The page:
Agreement between S’West Govs, Miyetti Allah Not Sustainable, Says Shehu Sani

Eromosele Abiodun and Nume Ekeghe

Senator Shehu Sani yesterday applauded the recent move by governors of the South-west region and leaders of Miyetti Allah Cattle Breeders Association of Nigeria (MACBAN) to tackle the menace of Fulani herdsmen across the region, saying however, that the agreement is not sustainable.

Sani who described the effort as a move in the right direction, insisted that the agreement is not viable in the long run.

He stated this when he appeared on ‘The Morning Show,’ a breakfast programme on ARISE NEWS Channel, a THISDAY sister broadcast station.

According to him, “the peace agreement or the dialogue going on between the government of the South-west and Miyetti Allah is a good step forward but is not going to permanently solve the problem. As long as people are allowed to move and roam around with cattle from one state to another, there is bound to be conflict. The herdsmen crisis in Ondo, Ogun and other parts of the South West region in Nigeria is part of the continuation of the kind of conflict we have been having between herdsmen and farmers. It has happened in Benue, Plateau and most part of the North-West has been under siege by bandits who are herdsmen.”

“And the difference the herdsmen rearing down south and the ones we have in the North-West is that these ones rear no cattle; they move in 200 to 300 or more with AK-47 rifles unleashing mayhem and killing people, kidnapping and extorting ransom from people who fall victims in their hands.”

The herdsmen crisis, he stated, is something that has been allowed to linger for the past successive government, including the Buhari’s administration.

The Buhari government, he stressed, has failed to address the problem by envisioning how to solve the problem.

“What policy makers and people in the position of power ought to have done in the beginning is to envisage a Nigeria where it is not possible to do what we have been doing in 1960s and 1980s in this century.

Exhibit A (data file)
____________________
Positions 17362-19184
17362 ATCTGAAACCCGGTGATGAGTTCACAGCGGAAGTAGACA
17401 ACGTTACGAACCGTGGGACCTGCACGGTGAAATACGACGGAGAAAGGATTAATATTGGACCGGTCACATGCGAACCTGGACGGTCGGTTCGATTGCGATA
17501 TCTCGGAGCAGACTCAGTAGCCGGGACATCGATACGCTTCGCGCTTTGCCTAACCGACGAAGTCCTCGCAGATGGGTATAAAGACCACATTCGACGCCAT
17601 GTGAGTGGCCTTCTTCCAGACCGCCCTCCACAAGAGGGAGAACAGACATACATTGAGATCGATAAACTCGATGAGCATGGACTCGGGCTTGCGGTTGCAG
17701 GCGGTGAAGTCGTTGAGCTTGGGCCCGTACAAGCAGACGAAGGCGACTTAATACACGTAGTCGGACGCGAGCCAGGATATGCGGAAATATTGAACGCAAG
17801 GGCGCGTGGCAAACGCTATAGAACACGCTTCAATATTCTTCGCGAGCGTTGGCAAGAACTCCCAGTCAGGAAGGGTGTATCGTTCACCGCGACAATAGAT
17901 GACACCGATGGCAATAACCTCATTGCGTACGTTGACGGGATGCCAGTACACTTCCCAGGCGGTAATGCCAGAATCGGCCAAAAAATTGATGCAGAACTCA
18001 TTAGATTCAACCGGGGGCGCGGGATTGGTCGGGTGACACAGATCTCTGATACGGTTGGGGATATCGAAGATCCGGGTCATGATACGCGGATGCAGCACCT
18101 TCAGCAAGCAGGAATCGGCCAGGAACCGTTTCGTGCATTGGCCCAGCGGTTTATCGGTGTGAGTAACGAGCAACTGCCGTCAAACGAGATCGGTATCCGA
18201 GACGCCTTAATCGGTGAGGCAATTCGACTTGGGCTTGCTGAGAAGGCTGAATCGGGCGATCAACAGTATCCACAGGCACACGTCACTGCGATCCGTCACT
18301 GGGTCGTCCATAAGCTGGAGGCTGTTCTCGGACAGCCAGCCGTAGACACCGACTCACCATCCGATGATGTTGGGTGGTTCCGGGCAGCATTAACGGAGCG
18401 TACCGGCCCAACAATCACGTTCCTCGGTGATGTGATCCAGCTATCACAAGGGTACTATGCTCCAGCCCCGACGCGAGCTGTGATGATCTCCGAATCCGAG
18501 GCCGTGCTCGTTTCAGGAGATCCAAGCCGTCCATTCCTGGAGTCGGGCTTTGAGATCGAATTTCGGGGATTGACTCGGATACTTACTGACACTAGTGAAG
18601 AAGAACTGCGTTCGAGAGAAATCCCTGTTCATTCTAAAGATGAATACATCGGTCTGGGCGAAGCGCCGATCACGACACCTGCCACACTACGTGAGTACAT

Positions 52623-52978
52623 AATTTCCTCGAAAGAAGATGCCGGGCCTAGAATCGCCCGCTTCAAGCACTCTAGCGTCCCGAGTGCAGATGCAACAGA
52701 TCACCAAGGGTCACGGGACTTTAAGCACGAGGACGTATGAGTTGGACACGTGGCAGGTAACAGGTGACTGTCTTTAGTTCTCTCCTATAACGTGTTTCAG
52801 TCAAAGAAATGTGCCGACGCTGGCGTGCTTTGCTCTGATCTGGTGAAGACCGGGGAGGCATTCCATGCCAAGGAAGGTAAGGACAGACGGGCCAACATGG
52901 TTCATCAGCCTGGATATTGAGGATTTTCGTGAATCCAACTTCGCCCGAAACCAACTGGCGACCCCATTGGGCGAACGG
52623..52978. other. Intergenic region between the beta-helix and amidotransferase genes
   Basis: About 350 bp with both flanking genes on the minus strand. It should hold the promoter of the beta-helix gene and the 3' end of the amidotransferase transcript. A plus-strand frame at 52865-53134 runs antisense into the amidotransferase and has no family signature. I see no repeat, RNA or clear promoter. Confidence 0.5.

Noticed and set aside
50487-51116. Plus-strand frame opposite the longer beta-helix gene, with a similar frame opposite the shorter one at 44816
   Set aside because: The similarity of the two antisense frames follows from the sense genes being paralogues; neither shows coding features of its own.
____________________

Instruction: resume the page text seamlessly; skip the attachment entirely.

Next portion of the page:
“Particularly, the killings and kidnapping that have been going on and what people of Ondo and Ogun states have been suffering is the same as what we have been suffering in the north. I wonder how anybody can defend or justify the murderous and hideous activities of these herdsmen.”

He called on governors in the northern region where the cattle herdsmen come from to set up a grazing reserve and attach it to agro-allied industry and make a business out of it.

“Cattle business in the 21st century is a multi-billion-dollar business and in this century, it is not possible to move about with cattle through ancestral lands of others and not expect crisis to come in and this is affecting the harmonious and co-existing relation that exists between people from the North and the South- West part of Nigeria.”

“I believe that the permanent solution would be to find a permanent place in the North which covers about 75 per cent of the landmass and there is enough land for these cattle and these herdsmen to graze in peace with people whom are not hostile.”

Speaking on the recent appointment of service chiefs, he said, “The new service chiefs should focus on bringing an immediate end to the kidnapping and violence perpetrated by herdsmen, bandits and insurgents in the North-east.”

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